Road Trip IX, Days 23-26: The Appalachian Ocean

Consider this post a small gravel-chunk in the stretch of road that constitutes the travelogue of Road Trip IX. The Mate and I just spent four days and nights in Appalachian Trail country—northern Georgia, western North Carolina—and I want to capture my musings on these mountains before we arrive back in Tarheel Territory the Piedmont and give ourselves over to a week of screaming at the TV, eating BBQ and fried chicken, raising our arms for luck on free throws catching up with old friends over the ACC basketball tournament.

Amicalola Falls State Park, Georgia…near the southern terminus of the Appalachian Trail.

Fellow native east coasters, I must confess to you: since moving to Washington in 1990, I’ve become a horrible Western Chauvinist. One of those people who comments that the tallest mountain in the east—Mt. Mitchell, 6,683—comes up to less than halfway up our Mt. Rainier (14,110).

Shame on me.

Height doesn’t matter.

Four days of hiking and riding around the Appalachians has reminded me of this simple truth: you can’t compare them to western mountains.

Western mountains are formidable ranges, awesome volcanoes, places of raw wilderness and dazzling danger. But the Appalachians are a sea.

Sometimes a sea of fog.

There are two reasons for this contrast, two interconnected reasons. The great age of the Appalachians has subjected them to forces of erosion and plate-stretching that have created mountains in the shape of waves.

Waves at sunrise (taken through the window of Amicalola Lodge)

A wave is a crest and a trough. In the Appalachians, the myriad valleys and hollers are as much a part of the mountains as the peaks…because people can live there. They’ve been living there for millennia. Even European settlers have been there for over 250 years!

Waves at sunset

Of course people live high up in the Rockies and the Cascades, here and there. But the very steepness and height of those ranges rendered them inhospitable to permanent settlement back when Europeans first got there. That’s why they have no equivalent culture, identity, or musical heritage to Appalachia. (Sorry–John Denver doesn’t count.)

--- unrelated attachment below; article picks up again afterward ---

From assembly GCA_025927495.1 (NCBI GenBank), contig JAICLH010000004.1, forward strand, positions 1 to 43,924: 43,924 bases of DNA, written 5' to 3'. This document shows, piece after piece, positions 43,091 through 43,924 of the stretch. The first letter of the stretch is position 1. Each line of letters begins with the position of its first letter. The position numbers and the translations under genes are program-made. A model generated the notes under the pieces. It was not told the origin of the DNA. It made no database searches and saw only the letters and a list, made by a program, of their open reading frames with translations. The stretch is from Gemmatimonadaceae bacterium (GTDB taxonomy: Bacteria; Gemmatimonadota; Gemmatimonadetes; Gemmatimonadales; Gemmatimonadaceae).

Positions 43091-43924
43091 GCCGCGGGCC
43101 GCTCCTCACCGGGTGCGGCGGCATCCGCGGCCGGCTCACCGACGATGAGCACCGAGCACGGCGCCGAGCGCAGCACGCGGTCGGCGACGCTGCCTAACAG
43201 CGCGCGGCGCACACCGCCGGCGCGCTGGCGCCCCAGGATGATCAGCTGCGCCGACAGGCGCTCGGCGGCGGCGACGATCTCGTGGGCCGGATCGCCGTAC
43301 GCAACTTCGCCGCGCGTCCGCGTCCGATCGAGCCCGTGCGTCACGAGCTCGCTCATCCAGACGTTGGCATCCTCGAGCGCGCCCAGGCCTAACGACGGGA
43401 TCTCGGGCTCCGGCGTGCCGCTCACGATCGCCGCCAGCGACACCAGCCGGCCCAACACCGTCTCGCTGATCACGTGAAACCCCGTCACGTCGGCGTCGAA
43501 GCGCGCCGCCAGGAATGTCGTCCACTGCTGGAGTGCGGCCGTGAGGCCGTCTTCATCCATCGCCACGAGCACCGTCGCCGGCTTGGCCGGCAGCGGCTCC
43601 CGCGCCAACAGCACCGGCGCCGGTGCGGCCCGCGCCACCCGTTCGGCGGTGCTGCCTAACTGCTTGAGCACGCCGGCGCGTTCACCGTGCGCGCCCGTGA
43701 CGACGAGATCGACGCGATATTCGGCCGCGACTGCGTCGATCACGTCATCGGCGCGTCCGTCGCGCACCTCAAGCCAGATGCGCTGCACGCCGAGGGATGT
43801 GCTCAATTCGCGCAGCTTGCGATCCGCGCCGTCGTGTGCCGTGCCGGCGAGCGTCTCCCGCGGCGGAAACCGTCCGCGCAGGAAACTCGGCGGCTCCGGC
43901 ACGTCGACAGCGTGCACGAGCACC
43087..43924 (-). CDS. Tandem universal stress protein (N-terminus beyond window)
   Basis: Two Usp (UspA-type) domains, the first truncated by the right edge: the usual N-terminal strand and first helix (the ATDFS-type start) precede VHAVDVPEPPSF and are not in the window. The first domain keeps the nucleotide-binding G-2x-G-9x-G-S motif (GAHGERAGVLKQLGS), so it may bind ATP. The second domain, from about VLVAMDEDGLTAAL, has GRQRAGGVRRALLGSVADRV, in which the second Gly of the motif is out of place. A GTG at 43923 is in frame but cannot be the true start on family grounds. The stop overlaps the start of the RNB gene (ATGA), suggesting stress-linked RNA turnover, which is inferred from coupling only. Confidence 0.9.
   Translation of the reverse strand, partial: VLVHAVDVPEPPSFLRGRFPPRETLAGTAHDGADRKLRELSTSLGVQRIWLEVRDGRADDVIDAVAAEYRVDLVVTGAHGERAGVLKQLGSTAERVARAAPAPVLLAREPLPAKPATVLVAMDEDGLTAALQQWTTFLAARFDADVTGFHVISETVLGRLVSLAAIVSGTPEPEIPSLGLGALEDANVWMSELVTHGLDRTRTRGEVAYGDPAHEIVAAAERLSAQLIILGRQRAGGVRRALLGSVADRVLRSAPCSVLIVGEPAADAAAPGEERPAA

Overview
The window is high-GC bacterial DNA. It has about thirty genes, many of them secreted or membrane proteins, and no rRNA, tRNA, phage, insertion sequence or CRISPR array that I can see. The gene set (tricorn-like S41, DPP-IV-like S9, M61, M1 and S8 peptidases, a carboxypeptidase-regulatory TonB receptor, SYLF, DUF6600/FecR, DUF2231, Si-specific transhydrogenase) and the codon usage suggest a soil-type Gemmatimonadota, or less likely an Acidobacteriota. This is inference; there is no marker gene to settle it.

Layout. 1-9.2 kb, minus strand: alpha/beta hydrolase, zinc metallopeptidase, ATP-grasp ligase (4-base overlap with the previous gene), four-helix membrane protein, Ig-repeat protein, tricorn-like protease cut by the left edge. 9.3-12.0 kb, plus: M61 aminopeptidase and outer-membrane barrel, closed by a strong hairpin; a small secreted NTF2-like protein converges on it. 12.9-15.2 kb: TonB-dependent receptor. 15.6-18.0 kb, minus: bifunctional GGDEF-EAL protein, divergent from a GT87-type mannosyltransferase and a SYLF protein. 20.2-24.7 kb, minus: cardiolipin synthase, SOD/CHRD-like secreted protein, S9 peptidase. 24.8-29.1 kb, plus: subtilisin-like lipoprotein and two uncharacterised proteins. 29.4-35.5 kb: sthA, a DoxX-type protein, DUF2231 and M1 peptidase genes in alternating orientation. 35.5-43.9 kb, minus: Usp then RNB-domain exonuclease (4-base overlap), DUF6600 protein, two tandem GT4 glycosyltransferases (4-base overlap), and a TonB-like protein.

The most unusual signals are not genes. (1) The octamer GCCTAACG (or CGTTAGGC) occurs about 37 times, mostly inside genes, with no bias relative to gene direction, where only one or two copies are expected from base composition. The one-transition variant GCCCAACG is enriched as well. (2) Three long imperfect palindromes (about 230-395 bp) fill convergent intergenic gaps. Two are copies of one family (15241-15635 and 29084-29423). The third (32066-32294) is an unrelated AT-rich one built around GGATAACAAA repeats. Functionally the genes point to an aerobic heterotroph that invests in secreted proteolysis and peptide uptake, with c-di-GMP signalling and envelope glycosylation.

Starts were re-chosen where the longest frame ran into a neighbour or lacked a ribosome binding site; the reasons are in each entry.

Here’s where I ought to have some pictures of good ol’ Appalachians doing good ol’ Appalachian things like playing bluegrass or drinking ‘shine. But since I wasn’t thinking about a blog post when we were hiking and biking and driving through, all I have is pictures of The Mate with some friends.

“Foggy Mountain Breakdown,” anyone?

So thanks, Appalachians, for slapping me upside the head with this reminder. If they’re lucky, all those gorgeous western mountains will look like you in a few million (billion?) years. 

Till then–stay warm!

Thanks. You too.

2 thoughts on “Road Trip IX, Days 23-26: The Appalachian Ocean

  1. I have been out west numerous times. I have been to the top of Pike’s Peek. The Rockies are amazing and gorgeous But I love the Blue Ridge Mountains/Appalachian range more. I love the ridges and blues. I’m glad you were able to see their beauty. 🙂

    • Thanks, Jennifer. I grew up with those blue ridges, so they’re embedded in me…but sometimes I get distracted by the more jaw-dropping stuff. And thanks for following Wing’s World! See you in cyberspace!

Leave a Reply

Fill in your details below or click an icon to log in:

WordPress.com Logo

You are commenting using your WordPress.com account. Log Out /  Change )

Google photo

You are commenting using your Google account. Log Out /  Change )

Twitter picture

You are commenting using your Twitter account. Log Out /  Change )

Facebook photo

You are commenting using your Facebook account. Log Out /  Change )

Connecting to %s